December proved to be the only month in all of 2016 in which all of the asset classes we track ended the month in the black. Long-Only Commodities and Real Estate both recorded a 4% return in the last month of 2016, ending in the top bracket of the scoreboard.
But this 12-month view can show just how quickly things can change from year to year (something seen in our updated Callan chart). 2016 saw the previous year’s top performer, U.S Real Estate, up only 1.60% on the year, compared to U.S. Stock’s impressive performance of +11.81% in what seemed like a year prime for volatile moves and potential losses (Disclaimer: Past performance is not necessarily indicative of future results).
Meanwhile, the dog of the past few years, long-only commodities, had one of its best years in recent history (after back to back -30% performances). If you’re reading into the hype on the bounce in commodities and are thinking about investing, check how you access that sector, as you’ll probably lose money going the ETF route unless doing so on a short term basis.
And then there’s our corner of the world, where 2016 put forward the reminder that non-correlation can mean zigging (slightly down) while other assets zagged (up). While they can (and do – see 2014) perform well alongside other asset classes, they can also perform poorly. That’s what non-correlation is. To model out that behavior means modeling in higher correlation to equity markets and the potential losing periods there.
For more on why Managed Futures performed the way they did, be on the lookout for our 2016 Strategy Review coming soon.
Source: All ETF performance data from Morningstar.com
Sources: Managed Futures = SocGen CTA Index, Cash = 13 week T-Bill rate,
Bonds = Vanguard Total Bond Market ETF (BND),
Hedge Funds= IQ Hedge Multi-Strategy (QAI)
Commodities = iShares GSCI ETF (GSG);
Real Estate = iShares DJ Real Estate ETF (IYR);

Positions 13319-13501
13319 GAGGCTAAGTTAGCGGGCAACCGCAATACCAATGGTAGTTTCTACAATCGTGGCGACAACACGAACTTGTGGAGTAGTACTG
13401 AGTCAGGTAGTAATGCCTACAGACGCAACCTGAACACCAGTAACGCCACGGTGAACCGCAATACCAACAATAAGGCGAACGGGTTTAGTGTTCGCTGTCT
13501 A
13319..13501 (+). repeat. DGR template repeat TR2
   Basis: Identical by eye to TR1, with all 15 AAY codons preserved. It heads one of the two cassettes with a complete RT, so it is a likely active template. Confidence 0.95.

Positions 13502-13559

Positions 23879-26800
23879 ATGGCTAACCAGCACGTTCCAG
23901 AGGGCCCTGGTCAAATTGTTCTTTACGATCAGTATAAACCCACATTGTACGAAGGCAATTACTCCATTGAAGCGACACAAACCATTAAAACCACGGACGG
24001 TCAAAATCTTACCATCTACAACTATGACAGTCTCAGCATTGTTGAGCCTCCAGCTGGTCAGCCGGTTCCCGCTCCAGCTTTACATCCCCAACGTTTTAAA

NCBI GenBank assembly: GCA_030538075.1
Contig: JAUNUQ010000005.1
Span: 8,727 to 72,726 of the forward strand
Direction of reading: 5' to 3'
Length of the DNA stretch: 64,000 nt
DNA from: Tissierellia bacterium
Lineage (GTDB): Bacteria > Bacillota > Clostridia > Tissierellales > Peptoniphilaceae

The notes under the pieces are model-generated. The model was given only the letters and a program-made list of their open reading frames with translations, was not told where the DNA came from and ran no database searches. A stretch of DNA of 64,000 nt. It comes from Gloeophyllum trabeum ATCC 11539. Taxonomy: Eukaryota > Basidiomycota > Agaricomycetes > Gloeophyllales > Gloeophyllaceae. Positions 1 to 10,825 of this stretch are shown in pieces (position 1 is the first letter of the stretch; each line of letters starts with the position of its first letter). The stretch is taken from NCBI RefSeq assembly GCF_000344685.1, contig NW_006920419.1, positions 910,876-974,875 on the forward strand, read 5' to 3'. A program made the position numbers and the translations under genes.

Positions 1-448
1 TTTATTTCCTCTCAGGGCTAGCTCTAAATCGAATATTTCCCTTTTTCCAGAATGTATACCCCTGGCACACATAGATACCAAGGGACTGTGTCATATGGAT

World Stocks = iShares MSCI ACWI ex US Index Fund ETF (ACWX);
US Stocks = SPDR S&P 500 ETF (SPY)
The performance data displayed herein is compiled from various sources, including BarclayHedge, and reports directly from the advisors. These performance figures should not be relied on independent of the individual advisor's disclosure document, which has important information regarding the method of calculation used, whether or not the performance includes proprietary results, and other important footnotes on the advisor's track record.
Benchmark index performance is for the constituents of that index only, and does not represent the entire universe of possible investments within that asset class. And further, that there can be limitations and biases to indices such as survivorship, self reporting, and instant history.
Managed futures accounts can subject to substantial charges for management and advisory fees. The numbers within this website include all such fees, but it may be necessary for those accounts that are subject to these charges to make substantial trading profits in the future to avoid depletion or exhaustion of their assets.
Investors interested in investing with a managed futures program (excepting those programs which are offered exclusively to qualified eligible persons as that term is defined by CFTC regulation 4.7) will be required to receive and sign off on a disclosure document in compliance with certain CFT rules The disclosure documents contains a complete description of the principal risk factors and each fee to be charged to your account by the CTA, as well as the composite performance of accounts under the CTA's management over at least the most recent five years. Investor interested in investing in any of the programs on this website are urged to carefully read these disclosure documents, including, but not limited to the performance information, before investing in any such programs.
Those investors who are qualified eligible persons as that term is defined by CFTC regulation 4.7 and interested in investing in a program exempt from having to provide a disclosure document and considered by the regulations to be sophisticated enough to understand the risks and be able to interpret the accuracy and completeness of any performance information on their own.
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